You want to be better, right? Well, I am going to give you my top 10 areas for continued progression and development in sport.
Sport specific strength
When your body is redlining on race day and your ability to keep going is being tested, trust me, it is not your last threshold session that is going to help you hang in there, it is your neuromuscular strength, which you create and built consistently in training in the presence of oxygen.
Use gravity to your advantage: the slower you climb on the bike, the better your technique has to be. Running slowly uphill similarly has this requirement and is more challenging in some respects. Essentially, the more that gravity is pressing down on you, the greater the benefit is to you, as you are building brilliant technique in the presence of oxygen and your body has the space to integrate it and use it as the bedrock, upon which your performances are based.
Wattage & Climbs
On climbs you can work at higher wattages for lower oxygen costs. I have a few tricks up my sleeve that I used for my pro squad, and I can tell you that there is a way to hold threshold wattage in the presence of oxygen. If you work your climb efforts in the AT1 range, you will build strength without damage to your aerobic system - which can result from too many threshold efforts on the flat.
If you cannot swim with flat paddles without shoulder trouble, then something is highly likely not quite right with your stroke - your catch is probably too shallow. If you are not an elite pool swimmer, you have to approach this differently: as your thoracic is most likely far tighter than an elite swimmer’s, so need to use your muscles to develop a pull through that is effectively as strong in catch and hold. This requires a slight adjustment to technique.
Most age group swims in races are with a wetsuit. Therefore the best way to mimic that in the pool is by using a pull buoy and paddles or using wetsuit shorts, which will help you develop the swim strength you require.
Those Damn Hills
I would go as far as to say that you could throw everything you know about training out of the window and simply go out into the hills and still race well. Cycling teams base themselves for extended blocks of training on the cols for this very reason. Make the hills your best friend and you will easily develop aerobic strength. If you can run efficiently over rolling hills and climb efficiently on the bike, the flats will take care of themselves. Speed always follows on from strength, not the other way around.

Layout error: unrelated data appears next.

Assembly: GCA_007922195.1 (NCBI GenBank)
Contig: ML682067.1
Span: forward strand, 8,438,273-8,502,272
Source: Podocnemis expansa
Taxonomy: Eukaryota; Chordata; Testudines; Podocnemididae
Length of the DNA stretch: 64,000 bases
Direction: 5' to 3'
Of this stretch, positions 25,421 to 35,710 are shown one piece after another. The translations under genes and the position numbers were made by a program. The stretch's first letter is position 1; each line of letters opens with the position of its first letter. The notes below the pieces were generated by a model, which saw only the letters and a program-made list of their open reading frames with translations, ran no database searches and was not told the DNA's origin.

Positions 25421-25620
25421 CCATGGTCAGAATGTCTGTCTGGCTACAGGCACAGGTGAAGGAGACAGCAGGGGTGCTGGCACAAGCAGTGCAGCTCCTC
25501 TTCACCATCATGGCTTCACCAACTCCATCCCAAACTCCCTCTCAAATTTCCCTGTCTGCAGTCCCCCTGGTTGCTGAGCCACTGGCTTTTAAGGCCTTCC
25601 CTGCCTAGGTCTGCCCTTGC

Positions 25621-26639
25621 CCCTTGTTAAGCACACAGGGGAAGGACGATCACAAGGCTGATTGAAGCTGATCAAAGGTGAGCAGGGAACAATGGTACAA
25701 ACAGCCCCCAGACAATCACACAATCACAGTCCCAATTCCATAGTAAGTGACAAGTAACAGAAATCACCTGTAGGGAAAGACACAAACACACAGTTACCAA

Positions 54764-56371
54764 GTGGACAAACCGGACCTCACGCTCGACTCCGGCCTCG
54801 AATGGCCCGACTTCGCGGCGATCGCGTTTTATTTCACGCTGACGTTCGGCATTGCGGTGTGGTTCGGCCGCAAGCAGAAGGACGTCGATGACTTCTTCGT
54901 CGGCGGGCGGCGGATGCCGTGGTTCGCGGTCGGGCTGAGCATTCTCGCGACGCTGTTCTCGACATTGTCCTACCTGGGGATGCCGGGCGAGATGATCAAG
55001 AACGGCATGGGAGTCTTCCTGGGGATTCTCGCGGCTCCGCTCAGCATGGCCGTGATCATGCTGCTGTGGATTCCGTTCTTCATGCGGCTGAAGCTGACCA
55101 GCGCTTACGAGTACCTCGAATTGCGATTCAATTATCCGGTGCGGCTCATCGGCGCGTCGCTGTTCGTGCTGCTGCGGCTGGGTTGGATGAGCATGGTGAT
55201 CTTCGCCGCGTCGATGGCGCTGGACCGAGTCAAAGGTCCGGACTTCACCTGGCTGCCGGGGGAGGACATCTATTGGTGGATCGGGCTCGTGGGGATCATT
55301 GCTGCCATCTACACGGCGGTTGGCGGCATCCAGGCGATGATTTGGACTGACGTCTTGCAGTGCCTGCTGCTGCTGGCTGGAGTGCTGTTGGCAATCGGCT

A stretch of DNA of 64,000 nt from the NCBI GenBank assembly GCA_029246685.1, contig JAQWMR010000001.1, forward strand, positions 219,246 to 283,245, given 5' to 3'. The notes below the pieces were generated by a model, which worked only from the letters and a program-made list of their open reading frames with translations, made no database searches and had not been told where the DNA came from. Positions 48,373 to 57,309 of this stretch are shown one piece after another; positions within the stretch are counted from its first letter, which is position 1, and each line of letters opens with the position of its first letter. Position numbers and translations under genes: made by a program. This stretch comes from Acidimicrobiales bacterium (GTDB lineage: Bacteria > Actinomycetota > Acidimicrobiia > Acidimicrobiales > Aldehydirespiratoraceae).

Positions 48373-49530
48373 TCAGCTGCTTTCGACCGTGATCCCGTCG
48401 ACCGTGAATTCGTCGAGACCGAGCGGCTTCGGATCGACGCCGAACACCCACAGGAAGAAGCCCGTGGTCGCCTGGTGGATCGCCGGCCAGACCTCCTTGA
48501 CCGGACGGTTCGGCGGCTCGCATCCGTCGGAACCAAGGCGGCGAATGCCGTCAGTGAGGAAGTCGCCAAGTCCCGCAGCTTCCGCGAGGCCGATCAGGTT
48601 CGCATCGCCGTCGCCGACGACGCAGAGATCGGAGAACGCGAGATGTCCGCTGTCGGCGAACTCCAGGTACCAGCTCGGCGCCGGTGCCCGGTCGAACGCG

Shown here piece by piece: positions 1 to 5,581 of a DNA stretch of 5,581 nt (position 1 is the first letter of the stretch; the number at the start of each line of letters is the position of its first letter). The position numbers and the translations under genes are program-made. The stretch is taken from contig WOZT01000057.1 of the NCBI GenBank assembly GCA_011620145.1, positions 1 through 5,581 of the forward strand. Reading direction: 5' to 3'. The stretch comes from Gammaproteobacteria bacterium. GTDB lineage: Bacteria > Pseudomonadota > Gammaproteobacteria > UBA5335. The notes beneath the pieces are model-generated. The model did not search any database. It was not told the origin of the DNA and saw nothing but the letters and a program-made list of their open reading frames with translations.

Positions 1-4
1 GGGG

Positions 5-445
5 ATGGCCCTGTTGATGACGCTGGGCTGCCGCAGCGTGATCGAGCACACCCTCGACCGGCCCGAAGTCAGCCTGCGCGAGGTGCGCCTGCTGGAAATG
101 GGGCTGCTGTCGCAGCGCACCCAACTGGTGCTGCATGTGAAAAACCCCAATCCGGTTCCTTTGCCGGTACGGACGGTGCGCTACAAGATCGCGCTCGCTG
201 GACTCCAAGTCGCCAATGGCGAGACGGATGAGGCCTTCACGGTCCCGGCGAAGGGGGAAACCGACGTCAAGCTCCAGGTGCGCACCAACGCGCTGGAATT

Here is a little fact: in my experience coaching professional athletes, we would benefit more from putting 40kms per week into their legs on trails than we would do from putting in the same mileage on the road. The balance and strength that develop in tendons from running on trails are another factor, which reflects the benefits of running on trails and mixed surfaces for athletes.
Training is not about numbers; it is about load. You can get so busy chasing numbers these days that you can ignore the feedback coming back from your body. The human body has its own intelligence and if you pay attention to the load and not just the numbers or the data you are collecting, you will be responding to direct feedback from your body, which is far more accurate.
Numbers supply data to your mind, but your mind is not the physicality that is actually engaged in the process. Pay attention to the load and your levels of fatigue and you will build strength.
Aerobic function is a simple measure of strength - if you think you can overcome your legs with your lungs, you are limiting yourself. Consequently, if you build great aerobic strength, the reward lies in the next pillar, great aerobic speed. Develop strength through aerobic movement patterns and this will relay back to you tenfold.
Your ability to hold yourself together towards the end of a race is bound by foundational strength. Yes, this results from all that slow stuff you do in the hills.
Often athletes will blame a lagging backend speed in a triathlon race on their running volume, when it is in fact a result of a lack of foundational strength development on the bike. The devil is in the detail – so the screen you stare at on your bike computer does not have all the answers if your backend strength is lacking and this is developed in training through strength endurance work on the bike primarily. Simply look at your aerobic foundational strength if you find yourself struggling at the end of the running leg in your races.
You can count on it that well-conditioned athletes who are aerobically strong are far less prone to injury. If you are prone to injury, there is a reason for this that is begging for your attention.
Look at your aerobic strength and its position in your programming, as if you are lacking aerobic strength, you will without a doubt be far more vulnerable to injury.